How does LloydsPharmacy help its pharmacists acquire and then use their independent prescribing qualifications?
Our clinical career path is a program called Evolve. We currently have 65 pharmacists with a clinical qualification, which will turn into an independent prescribing qualification upon completion. It is clearly very different from country to country; in Wales and Scotland it is very easy to see your background and the services you will then provide with your qualification. England still have a long way to go. And that will then help us to find our way.
What about private prescription services?
We have several private services and we are always looking into this area. Our medicated weight service, which we have been running for about 12 months now, has helped patients lose over 20 tons of weight, which is a huge number. So from what was a fairly small service that we rolled out, it had a significant impact on patients. And there are other services we’re working on right now that just aren’t ready to release yet.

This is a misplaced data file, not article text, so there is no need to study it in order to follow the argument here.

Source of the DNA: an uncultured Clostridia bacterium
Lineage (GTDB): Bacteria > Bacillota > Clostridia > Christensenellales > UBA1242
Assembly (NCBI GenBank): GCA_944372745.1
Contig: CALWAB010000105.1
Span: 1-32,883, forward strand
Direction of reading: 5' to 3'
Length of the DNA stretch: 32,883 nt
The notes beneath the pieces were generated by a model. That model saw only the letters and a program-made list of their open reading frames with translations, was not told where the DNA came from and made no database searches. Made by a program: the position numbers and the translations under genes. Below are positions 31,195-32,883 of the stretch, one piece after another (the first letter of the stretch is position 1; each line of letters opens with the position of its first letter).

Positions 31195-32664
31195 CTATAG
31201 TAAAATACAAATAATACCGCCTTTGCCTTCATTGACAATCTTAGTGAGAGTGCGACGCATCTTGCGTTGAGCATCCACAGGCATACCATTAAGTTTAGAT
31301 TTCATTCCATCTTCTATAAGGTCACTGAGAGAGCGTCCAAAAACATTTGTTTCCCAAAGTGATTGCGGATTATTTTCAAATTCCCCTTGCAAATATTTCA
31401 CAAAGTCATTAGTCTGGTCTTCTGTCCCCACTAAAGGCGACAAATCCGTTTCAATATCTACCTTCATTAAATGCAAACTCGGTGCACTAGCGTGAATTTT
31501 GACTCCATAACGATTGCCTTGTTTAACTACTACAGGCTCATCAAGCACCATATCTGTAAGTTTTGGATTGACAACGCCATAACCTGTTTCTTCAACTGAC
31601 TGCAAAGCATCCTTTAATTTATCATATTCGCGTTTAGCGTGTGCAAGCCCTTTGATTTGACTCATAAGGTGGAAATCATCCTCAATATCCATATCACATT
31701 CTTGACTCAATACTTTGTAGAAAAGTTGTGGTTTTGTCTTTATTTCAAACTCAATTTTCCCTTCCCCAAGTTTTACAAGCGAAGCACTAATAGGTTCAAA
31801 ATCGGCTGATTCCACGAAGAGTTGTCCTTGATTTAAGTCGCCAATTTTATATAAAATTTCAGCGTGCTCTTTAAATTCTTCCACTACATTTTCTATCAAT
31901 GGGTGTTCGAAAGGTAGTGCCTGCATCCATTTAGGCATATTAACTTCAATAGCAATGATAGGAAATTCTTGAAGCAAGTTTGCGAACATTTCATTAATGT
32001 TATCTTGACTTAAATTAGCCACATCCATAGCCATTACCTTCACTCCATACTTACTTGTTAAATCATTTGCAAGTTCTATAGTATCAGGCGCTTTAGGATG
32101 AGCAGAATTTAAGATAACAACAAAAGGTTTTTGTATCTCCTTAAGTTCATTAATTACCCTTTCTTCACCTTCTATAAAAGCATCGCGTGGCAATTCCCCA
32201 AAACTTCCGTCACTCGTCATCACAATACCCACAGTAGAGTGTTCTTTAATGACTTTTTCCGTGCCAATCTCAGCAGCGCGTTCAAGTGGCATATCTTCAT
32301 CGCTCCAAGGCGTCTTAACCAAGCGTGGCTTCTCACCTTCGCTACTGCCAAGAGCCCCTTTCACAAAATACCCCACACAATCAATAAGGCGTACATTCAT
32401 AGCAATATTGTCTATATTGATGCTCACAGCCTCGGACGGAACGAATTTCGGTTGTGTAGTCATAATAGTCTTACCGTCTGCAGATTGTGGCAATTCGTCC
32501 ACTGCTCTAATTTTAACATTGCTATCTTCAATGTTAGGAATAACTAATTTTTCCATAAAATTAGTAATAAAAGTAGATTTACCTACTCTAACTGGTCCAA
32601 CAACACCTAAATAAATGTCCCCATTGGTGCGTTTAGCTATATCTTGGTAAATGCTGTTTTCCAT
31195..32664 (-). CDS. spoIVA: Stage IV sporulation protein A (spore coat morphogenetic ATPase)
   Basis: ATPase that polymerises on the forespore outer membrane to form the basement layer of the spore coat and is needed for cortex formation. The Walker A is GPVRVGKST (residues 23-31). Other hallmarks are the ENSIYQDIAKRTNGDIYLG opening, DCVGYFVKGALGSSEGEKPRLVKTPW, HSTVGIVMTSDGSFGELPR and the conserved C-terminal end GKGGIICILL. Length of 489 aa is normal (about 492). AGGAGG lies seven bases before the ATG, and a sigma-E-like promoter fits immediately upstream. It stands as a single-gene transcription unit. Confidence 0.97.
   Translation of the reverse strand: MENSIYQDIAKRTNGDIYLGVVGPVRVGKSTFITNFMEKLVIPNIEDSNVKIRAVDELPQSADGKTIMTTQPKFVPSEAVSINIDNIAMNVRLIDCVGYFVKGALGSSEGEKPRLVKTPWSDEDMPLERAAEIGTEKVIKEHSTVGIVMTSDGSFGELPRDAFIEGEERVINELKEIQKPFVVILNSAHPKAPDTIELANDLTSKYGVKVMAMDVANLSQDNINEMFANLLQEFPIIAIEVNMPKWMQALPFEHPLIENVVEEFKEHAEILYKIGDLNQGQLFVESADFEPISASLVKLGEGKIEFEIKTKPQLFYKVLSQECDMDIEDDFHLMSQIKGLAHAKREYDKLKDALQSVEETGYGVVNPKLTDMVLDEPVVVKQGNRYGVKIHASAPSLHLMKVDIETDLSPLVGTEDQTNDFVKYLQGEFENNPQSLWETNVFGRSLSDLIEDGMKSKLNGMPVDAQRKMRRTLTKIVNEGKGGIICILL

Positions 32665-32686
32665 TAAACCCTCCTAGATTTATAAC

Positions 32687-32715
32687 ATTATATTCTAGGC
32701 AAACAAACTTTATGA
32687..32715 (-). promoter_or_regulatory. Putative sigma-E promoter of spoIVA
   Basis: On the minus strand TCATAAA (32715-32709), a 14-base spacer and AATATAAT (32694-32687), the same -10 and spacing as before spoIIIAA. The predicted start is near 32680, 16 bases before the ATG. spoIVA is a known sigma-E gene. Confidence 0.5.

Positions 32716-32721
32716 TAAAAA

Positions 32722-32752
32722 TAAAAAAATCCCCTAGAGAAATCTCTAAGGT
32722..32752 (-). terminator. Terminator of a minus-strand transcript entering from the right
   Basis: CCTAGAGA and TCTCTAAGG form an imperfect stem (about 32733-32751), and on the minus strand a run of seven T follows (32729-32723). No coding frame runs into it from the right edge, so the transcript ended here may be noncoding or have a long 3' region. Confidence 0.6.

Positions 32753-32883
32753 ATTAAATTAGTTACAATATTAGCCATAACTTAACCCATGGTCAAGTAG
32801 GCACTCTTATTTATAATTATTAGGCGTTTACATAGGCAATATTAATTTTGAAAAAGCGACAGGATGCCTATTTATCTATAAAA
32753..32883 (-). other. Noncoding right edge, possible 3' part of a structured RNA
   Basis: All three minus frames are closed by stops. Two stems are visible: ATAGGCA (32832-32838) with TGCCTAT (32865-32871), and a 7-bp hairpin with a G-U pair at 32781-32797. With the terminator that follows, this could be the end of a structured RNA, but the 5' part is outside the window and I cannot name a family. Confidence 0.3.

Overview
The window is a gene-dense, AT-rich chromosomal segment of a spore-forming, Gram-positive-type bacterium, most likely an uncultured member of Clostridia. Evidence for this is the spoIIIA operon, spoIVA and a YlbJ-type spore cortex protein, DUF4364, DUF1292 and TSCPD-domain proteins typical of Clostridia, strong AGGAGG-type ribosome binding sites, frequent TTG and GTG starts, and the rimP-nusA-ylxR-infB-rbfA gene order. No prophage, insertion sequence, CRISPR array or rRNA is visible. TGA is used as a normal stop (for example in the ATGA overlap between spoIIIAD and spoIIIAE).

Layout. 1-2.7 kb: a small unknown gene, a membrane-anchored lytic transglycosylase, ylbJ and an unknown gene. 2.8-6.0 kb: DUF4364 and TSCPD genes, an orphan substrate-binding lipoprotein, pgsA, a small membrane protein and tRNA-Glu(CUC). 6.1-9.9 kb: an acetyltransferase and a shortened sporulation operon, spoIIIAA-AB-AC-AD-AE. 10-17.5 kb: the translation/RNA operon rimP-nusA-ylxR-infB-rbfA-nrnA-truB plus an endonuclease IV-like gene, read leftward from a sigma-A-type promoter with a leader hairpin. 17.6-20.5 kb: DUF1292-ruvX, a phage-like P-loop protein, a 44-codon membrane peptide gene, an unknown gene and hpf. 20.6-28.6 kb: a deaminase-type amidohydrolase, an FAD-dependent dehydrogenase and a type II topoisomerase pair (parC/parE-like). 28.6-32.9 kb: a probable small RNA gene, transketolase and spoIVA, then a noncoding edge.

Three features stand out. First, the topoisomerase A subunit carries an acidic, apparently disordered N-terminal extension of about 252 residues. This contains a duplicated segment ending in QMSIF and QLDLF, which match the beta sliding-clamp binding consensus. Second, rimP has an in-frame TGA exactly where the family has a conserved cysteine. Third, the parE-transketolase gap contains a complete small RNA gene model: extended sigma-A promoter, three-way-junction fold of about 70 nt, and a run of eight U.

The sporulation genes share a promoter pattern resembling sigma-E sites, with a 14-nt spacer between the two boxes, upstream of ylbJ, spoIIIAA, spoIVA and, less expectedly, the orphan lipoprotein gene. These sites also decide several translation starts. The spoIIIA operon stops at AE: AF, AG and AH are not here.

[The LloydsPharmacy press office later clarified that 19.2 tonnes of weight had been lost through the medicated weight service in the 19 months between July 2020 and February 2022.]
I challenged the company to eliminate the LASA error (amlodipine/amitriptyline look-alike-sound-alike) by 2020, and we reduced it by 77% and all of our LASA errors by 35%. And we reduced amlodipine or amitriptyline errors by 50%. So it stays on the error reduction program.
But, looking at the data, I looked for where I could make the biggest difference. So we added documentation errors to the error reduction program because it’s clear that if you get the wrong medication or you don’t receive your medication, there is a significant problem. This is where we focus our attention next.